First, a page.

That means much of the oil never made it to the surface at all, and instead spread throughout Gulf waters. (See "Toxic Oil Found Deep on Gulf Seafloor?")
"Valdez was a massive black tide on the surface and the winds pushed that black tide ashore," Overton said. "That didn't happen in this case. And that surprised some people, but folks who understand oil spills knew they were dealing with a different beast."
The reach of the oil on the surface was further minimized by good weather. Ill-timed or directed storms could have driven far more of the oil ashore. (Related: "Hurricanes May Be Good for Gulf Oil Spill, Experts Say.")
Harte Research Institute's McKinney, a biologist by training, cautioned that while acute coastal damage appears to be less than many feared, it could be years before less obvious impacts become apparent.
Overton agreed. "We're just now getting through that first growing cycle," he said. "We don't know the impacts we're going to see, and undoubtedly there will be some impacts over the next couple of years. But I'm more relieved than I thought I would be a year ago at this time, to tell you the truth."
"Except in the most heavily oiled areas, we're starting to see some plants growing back through and a kind of green ring along oiled coastline with shoots coming up through. That's a very encouraging sign," Overton said.
But some areas—especially hard-to-clean marshes—are still awash in the black goo. (Read about Louisiana's oil-soaked wetlands in National Geographic magazine [October 2010].)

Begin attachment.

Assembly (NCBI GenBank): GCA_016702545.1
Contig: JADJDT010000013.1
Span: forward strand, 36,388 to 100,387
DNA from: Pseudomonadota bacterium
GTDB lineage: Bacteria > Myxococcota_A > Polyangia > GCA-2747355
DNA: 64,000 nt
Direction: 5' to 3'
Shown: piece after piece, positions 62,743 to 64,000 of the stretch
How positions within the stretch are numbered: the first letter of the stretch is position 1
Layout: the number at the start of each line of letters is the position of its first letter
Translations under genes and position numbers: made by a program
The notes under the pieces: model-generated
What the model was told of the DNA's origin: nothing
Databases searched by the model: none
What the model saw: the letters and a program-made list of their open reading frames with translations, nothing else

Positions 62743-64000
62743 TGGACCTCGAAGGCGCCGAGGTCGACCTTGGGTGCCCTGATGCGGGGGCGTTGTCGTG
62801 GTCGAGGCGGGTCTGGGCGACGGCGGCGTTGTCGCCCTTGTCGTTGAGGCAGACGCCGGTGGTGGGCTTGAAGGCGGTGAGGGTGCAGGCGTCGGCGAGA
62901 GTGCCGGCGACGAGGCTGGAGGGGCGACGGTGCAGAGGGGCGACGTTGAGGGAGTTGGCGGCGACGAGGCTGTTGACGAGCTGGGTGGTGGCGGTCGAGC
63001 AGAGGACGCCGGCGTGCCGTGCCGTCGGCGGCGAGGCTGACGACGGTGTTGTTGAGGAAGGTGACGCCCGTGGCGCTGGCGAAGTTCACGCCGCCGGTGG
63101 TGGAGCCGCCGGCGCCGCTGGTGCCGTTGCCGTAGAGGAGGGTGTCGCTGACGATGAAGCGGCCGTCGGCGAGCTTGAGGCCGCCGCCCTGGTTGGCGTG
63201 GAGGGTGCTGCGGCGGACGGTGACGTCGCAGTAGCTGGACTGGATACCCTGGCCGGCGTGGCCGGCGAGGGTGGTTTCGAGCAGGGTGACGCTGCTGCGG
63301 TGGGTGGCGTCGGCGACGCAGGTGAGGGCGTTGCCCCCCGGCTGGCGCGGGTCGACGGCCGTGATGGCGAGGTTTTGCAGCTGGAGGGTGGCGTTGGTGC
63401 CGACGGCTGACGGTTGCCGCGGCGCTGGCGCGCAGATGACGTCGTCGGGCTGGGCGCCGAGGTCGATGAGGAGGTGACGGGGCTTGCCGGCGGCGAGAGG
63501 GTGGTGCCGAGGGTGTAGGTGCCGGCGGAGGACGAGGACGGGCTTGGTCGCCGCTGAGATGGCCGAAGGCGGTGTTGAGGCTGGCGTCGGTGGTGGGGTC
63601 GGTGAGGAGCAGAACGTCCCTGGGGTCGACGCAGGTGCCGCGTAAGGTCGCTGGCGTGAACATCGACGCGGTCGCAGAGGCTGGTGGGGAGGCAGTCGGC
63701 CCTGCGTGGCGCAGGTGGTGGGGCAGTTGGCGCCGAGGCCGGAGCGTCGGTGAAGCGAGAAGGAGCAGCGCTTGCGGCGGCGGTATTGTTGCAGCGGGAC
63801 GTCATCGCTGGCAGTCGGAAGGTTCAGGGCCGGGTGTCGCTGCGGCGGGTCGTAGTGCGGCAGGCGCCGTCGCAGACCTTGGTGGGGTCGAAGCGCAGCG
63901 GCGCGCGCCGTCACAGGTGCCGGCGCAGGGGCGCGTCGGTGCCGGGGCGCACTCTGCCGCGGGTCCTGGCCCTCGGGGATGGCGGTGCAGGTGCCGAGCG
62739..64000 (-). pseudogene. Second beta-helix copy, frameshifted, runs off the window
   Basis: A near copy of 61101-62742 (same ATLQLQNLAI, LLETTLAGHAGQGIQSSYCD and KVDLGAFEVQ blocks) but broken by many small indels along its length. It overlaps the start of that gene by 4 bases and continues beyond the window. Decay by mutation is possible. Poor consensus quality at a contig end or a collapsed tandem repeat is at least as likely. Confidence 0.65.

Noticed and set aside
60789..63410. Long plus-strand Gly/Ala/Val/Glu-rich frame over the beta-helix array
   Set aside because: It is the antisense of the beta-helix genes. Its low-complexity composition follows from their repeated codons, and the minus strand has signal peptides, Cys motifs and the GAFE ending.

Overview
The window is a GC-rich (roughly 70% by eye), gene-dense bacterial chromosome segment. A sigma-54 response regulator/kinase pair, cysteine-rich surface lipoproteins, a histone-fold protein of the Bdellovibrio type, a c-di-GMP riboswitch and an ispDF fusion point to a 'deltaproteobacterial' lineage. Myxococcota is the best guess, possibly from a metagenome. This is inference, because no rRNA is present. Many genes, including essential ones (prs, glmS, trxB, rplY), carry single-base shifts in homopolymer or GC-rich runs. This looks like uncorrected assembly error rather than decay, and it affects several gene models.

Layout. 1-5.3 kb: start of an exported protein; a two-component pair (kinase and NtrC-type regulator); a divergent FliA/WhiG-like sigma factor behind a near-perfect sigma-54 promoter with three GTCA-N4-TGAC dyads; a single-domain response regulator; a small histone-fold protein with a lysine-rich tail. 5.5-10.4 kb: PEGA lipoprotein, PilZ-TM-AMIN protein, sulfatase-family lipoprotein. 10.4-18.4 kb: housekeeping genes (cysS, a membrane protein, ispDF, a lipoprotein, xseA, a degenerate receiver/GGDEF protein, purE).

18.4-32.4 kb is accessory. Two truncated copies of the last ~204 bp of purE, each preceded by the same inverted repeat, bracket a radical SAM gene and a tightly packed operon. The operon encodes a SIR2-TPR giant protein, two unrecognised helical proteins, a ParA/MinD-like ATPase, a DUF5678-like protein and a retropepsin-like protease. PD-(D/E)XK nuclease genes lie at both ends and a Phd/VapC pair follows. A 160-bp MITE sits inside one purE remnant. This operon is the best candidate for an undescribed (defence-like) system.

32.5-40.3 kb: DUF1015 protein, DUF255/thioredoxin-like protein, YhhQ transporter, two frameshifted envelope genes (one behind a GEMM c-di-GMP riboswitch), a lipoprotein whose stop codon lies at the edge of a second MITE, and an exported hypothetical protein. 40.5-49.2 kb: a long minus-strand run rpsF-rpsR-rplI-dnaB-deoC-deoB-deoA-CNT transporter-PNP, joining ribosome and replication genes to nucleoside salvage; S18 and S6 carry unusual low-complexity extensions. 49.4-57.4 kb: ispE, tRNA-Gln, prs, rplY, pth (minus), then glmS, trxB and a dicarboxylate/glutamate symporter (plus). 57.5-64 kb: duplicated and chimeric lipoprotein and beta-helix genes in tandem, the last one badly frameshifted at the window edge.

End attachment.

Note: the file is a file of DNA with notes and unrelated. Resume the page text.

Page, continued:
"All of the oil that did reach shore is going to be there for a long while because it's trapped in the sediments," said Terry Hazen, a microbial ecologist at the U.S. Department of Energy's Lawrence Berkeley National Laboratory in Berkeley, California. There could be a long-term threat to people and animals who dig into the oiled sand or encounter oil that's newly churned up from future storms.
Hazen added that there's little that can be done about such oil at this point. "Once it's buried deep enough . . . the best thing to do is leave it alone," he said.
"The deeper it gets, the less risk it represents, and it will get gradually deeper. We just don't know how fast."
Fisheries Weren't Destroyed
Fishing is an economic mainstay and a way of life in the Gulf, and the spill spawned fears that the industry might be damaged for years. In terms of fishery production, those fears so far appear to have been largely unfounded, Harte Research Institute's McKinney said.
"I was happy to see that a lot of the concerns we had about impacts on fisheries like shrimp and crabs and those types of things, it's looking like they may be minimal, at least initially," he said.
"The sampling that's taking place right now, while spawning is going on in the spring, will give us a better read to see if there is going to be any significant decrease in the production of seafood, but indications are that we will not see that impact."